Looking good can make you play worse…
Bryan Townsend, in a post about Uzbek pianist Lola Astanova, made some comments about a review of the pianist by Zachary Woolfe in the NYT. I’m going to quote an extended excerpt of the piece as it relates to some interesting studies about how visual stimuli can affect how we hear things (ironically, the studies came to light after Yuja Wang’s recent ‘scandalous’ attire at a concert from last year).
Though Ms. Astanova has secure technique, the most memorable part of her recital was her physical performance. She likes to throw back her arms at the end of sections, as if she were doing an arduous pectoral workout, and she finishes most pieces in one of two ways: with her hands cupping her face or her upper body tossed back, ecstatic and spent. As she finished Chopin’s “Ocean” Étude (Op. 25, No. 12) on Thursday, she gasped loudly.
Many pianists have succeeded with an arsenal of broad gestures, though Ms. Astanova’s are more exaggerated than most. She seems to be trying to evoke the grandiose, generous spirit of 19th-century pianism, with its heart-on-sleeve emotionalism and aching soulfulness, its valorization of feeling over cool precision.
Ms. Astanova does indeed love to make a big sound, even at the expense of some murkiness of tone. But her taste for drama and her extreme physical abandon end up emphasizing that there isn’t a great deal of emotion in her playing.
I had commented on Bryan’s post as I recalled having a discussion at Eric Edberg’s blog that sounded eerily similar if only because I was quoting specific sections about studies done on listening and the kinds of biases that happen when visual stimuli begins to interfere with aural stimuli.
Given the criticisms by Woolfe above, here is a section I quoted about a study regarding “appropriate dress”:
In a recent article in Psychology of Music published in April 2010 ( http://pom.sagepub.com/cgi/content/abstract/38/2/159 ) Noola Griffiths found that female performers were judged to be most appropriately dressed when wearing traditional concert ‘dress’, and least appropriately dressed when wearing a nightclubbing dress, particularly when playing classical music. Jeans and a top was more appropriately rated when playing jazz or folk. However, Griffiths also found that the performances were rated as less musical when the performers were wearing inappropriate dress. Griffiths concludes that “performers that excel musically may find their physical nature devalued” (p. 174) and “women wishing to project a body-focused image should note that this may have a detrimental effect on perceptions of their musical ability”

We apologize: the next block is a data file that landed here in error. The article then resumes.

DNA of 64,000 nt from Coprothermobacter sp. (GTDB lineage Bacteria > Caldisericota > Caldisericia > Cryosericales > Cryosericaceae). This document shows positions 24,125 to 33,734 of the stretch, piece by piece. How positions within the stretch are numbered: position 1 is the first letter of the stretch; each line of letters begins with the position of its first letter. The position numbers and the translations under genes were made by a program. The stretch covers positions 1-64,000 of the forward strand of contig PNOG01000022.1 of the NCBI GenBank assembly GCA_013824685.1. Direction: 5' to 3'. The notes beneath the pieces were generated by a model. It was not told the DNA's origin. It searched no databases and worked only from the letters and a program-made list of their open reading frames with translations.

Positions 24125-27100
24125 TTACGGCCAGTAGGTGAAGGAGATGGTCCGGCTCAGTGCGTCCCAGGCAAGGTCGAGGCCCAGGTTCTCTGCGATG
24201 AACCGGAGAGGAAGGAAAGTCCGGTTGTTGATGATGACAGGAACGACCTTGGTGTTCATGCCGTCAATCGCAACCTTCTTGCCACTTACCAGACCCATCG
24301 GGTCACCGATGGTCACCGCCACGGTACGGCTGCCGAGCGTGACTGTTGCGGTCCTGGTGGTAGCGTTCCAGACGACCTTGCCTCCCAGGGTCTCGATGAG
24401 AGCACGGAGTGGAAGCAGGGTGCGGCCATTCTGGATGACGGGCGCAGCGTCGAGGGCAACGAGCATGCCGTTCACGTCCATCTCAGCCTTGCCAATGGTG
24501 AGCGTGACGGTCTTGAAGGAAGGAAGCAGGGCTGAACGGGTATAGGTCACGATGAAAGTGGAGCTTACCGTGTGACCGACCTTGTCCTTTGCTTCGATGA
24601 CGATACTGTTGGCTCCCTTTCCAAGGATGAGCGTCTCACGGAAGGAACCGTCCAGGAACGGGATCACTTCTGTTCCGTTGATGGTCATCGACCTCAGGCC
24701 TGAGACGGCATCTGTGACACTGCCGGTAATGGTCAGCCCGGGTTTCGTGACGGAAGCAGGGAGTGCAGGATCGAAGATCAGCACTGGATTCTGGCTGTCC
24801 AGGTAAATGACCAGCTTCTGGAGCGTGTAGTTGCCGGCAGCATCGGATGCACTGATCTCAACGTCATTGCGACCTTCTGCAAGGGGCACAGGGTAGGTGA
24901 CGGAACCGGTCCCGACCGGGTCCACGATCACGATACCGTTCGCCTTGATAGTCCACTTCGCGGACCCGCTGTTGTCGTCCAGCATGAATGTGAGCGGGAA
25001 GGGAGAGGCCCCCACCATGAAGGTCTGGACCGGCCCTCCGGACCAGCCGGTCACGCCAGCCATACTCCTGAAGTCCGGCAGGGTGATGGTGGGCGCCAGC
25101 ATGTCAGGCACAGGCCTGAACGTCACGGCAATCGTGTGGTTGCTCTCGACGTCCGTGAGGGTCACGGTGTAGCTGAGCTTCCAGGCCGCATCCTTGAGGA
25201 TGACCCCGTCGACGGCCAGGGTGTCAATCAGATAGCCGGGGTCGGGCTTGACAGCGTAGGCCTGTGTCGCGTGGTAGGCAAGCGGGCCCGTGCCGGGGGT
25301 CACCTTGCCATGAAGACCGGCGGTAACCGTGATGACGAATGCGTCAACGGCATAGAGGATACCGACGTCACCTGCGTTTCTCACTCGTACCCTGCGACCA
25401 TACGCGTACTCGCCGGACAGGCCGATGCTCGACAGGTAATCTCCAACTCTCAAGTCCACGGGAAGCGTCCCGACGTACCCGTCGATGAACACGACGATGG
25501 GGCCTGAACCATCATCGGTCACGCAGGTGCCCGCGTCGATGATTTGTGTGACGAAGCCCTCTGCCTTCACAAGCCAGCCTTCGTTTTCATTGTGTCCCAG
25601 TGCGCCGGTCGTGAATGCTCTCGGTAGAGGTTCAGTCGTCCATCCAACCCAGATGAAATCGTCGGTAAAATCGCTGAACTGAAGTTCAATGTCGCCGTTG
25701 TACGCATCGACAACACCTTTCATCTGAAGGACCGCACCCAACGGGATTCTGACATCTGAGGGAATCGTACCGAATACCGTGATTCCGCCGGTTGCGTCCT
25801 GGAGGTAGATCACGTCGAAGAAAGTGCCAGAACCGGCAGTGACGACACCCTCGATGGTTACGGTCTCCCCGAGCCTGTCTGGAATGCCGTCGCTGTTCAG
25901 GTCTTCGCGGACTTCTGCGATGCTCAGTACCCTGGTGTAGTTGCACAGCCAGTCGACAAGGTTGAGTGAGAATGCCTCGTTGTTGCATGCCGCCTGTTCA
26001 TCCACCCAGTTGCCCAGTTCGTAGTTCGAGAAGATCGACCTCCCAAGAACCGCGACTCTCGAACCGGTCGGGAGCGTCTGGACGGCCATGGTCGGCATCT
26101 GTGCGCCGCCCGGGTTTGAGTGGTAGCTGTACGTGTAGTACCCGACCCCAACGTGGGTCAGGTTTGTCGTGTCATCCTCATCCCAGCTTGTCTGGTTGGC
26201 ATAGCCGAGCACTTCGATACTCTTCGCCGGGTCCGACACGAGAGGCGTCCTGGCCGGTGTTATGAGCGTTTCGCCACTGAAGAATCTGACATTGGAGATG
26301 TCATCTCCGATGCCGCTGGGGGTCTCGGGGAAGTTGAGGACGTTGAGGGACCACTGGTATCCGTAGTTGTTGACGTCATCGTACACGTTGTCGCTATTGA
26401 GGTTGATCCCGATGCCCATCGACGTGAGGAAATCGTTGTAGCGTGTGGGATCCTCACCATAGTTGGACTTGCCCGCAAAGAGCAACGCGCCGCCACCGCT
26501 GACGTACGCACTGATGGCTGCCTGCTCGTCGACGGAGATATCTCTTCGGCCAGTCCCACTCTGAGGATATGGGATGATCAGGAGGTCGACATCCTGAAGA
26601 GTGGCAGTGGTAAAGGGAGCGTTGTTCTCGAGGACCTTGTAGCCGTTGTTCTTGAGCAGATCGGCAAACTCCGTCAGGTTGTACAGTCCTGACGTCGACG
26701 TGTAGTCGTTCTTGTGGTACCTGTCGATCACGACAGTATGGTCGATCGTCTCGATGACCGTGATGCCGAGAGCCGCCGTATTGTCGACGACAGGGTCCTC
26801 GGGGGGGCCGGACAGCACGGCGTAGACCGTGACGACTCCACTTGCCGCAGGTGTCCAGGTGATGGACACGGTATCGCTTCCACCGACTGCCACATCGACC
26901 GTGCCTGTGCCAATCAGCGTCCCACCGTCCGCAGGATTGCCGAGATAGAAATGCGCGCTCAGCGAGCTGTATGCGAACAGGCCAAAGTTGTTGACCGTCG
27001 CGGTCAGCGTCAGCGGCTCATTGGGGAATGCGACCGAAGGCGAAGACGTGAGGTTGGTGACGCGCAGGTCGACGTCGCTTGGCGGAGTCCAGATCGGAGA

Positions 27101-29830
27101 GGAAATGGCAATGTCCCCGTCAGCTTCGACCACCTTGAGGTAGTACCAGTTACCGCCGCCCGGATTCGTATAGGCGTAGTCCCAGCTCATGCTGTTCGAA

And even more remarkable was this study that was conducted with both sets of performers “play-syncing” to the exact same recording–with significantly differing evaluations of the skill level of the performer depending on how much ‘emotive’ movement was involved:
The participants viewed videos featuring four student musicians at the keyboard. Specifically, they watched two renditions of Chopin’s Waltz in A-Flat Major, and two performances of a capriccio by Brahms.
Unbeknownst to them, the soundtracks for the videos were recorded by the same pianist. He was seen in one of the four videos; for the other three, the on-screen performer was actually a body double.
For both the Chopin and Brahms works, one of the “performers” was male, the other female. After watching both renditions, participants rated what they heard using five-point scales to judge the players on such elements as confidence, precision, drama, virtuosity and expressivity.
Despite the fact the soundtracks were identical, “Nearly all participants identified differences between the pairs of video recordings,” the researchers report. Duplicating the results of the 1990 study, the “performances” by the male pianists were perceived as more precise, while the female pianist’s “performance” of Chopin was judged as more dramatic.
How could people with finely honed listening skills be fooled into thinking they were hearing different interpretations?
Obviously, looking good doesn’t make you play worse. But it can give the impression that you might not be playing as well as someone less concerned with looking good. And if you’re attempting to secure gigs, this might be something to take into account since in the end, it’s the audience that decides what to value rather than the performer.